Making Homemade Vanilla Extract

Eating healthy, whole foods is great, but saving some money while you’re doing it is even better! And even better when it’s easy to do.  

I love to bake and there is nothing quite like pure vanilla extract. Imitation extract not only lacks the same amazing flavor, but it’s filled with artificial flavors, colors, and corn syrup! At times you will find these additives in store-bought real vanilla. Homemade extract gives you a great price (cheaper than even the imitation stuff) and just the pure extract! No strange additives.   And best of all its not hard! In this round, I made up a dozen jars to give as gifts for Christmas but I also made up another 1.75 liter bottle for me. I bake a lot and go through a lot of vanilla. I used up a 750 ml bottle in 10 months!

First a little look at what you’ll need:

Making Vanilla Extract - Bacon and Whipped Cream

Vodka  [any brand is fine but nothing over 40% alcohol]
Vanilla Beans
…yep that’s it!

This bottle of vodka in the pic is a 1.75 liter bottle.  There are various sizes out there.  I had this bottle from a sale mixed with coupon and rebate.  But I also have purchased another brand of the same size on sale for just under $10 [more on the price break down below].

I bought my vanilla beans through a great seller on Amazon.com.  They offer various quantities from 1/4 lb up to a whole pound.  I purchased the half pound size, which comes with about 54 beans.  Plus I had some leftover from the last time I purchased.  They are great quality beans and the price is excellent!  If you don’t want as many but want a good price, consider splitting an order with a friend!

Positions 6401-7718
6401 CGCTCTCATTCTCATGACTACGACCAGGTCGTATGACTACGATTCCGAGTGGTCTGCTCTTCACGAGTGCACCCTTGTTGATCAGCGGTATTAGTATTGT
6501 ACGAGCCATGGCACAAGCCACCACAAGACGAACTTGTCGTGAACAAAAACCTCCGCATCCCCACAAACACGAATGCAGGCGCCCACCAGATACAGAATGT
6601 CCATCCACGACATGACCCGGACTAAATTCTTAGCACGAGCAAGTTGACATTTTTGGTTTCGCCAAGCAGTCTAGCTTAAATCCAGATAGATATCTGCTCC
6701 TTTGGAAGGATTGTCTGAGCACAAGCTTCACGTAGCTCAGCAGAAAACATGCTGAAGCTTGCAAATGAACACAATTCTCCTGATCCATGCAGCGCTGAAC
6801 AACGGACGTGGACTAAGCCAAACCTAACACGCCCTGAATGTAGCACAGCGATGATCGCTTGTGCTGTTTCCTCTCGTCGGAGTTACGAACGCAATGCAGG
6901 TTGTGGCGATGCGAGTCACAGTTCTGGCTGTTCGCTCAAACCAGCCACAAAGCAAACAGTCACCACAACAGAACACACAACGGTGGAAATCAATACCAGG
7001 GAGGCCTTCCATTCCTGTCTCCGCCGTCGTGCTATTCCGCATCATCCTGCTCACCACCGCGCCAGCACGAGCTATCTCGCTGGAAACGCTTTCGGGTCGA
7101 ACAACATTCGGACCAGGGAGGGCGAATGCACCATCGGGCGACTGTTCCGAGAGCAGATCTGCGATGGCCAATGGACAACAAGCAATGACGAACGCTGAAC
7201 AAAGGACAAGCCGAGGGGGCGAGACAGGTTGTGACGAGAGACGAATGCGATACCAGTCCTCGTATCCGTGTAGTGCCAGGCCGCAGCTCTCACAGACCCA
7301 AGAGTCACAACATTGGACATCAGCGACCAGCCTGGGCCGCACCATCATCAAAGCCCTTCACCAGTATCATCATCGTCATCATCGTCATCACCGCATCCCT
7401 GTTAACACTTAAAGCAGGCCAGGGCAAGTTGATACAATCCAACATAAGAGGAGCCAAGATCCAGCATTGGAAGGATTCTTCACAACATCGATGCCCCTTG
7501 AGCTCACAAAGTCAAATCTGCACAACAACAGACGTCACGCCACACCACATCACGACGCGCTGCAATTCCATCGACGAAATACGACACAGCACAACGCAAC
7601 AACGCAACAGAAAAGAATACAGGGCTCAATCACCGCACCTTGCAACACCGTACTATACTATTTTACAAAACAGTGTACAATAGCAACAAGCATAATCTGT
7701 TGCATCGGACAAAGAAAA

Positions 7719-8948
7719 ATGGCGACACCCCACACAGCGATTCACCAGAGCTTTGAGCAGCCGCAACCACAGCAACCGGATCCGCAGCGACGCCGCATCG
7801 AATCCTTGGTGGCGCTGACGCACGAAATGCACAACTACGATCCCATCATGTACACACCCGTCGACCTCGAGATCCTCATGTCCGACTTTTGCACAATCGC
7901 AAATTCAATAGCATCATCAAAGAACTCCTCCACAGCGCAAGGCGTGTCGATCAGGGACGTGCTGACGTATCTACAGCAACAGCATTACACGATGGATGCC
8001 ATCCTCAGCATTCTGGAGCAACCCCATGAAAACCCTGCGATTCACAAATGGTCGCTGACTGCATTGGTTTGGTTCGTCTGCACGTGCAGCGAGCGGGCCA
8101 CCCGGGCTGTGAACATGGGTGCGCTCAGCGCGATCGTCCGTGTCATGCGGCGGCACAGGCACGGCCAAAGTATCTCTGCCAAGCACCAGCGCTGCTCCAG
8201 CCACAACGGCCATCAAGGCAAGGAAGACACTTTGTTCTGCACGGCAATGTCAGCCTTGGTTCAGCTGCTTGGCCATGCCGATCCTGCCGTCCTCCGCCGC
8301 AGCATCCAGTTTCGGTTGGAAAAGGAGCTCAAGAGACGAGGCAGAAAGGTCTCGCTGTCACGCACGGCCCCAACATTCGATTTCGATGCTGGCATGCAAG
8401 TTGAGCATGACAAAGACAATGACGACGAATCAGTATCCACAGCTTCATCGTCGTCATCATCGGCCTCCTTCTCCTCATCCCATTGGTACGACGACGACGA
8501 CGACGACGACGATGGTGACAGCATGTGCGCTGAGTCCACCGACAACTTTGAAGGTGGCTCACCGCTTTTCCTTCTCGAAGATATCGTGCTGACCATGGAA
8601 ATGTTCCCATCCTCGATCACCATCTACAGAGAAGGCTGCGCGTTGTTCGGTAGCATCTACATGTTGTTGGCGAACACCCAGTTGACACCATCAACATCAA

If you are making up a bottle just for yourself you don’t need any additional containers. Since I was also making these for gifts, I picked up some half pint canning jars. These jars are Better Homes & Gardens brand from Walmart, but you could go with a standard half pint or this squatty wide mouth type.

And a quick price breakdown…

  • Average price of 4 oz of pure vanilla extract:   $6-15   [depending on where you get it and the brand]
  • My Cost for 1.75 ml bottle (about 60 oz):  $24.41
  • Which means that a 4 oz bottle of homemade vanilla cost me $1.62!

And it lasts for years!  So consider this a good investment.  Adding in the cost of the jar, my end cost per 6 oz jar was $2.49.  Not bad for a homemade gift! And still cheaper than store bought by a long shot!

So onto the process…

Making Vanilla Extract - Bacon and Whipped Cream

For bean quantities I used…

3  beans per 6 oz jar     OR
12-15 beans in a 750 ml bottle   OR
30 beans in a 1.76 liter bottle

Those quantities are adjustable, though I wouldn’t use less than that personally.  I find it works well and has good results.

(see below for a printable recipe)

To begin – take your beans and use a small, sharp knife to gently score each bean lengthwise.  You don’t want to cut all the way into the middle, just score the outer skin.  Then cut the beans into 1/4’s or 1/3’s.

Making Vanilla Extract - Bacon and Whipped Cream

Then put the beans in your jars or into your bottle of vodka.  NOTE:  If you are making a big bottle, you will need to pour off about 1 cup or so of the vodka initially to make room for the beans.  You can pour some back in at the end or save it to add in later once you use up some of the vanilla.

Making Vanilla Extract - Bacon and Whipped Cream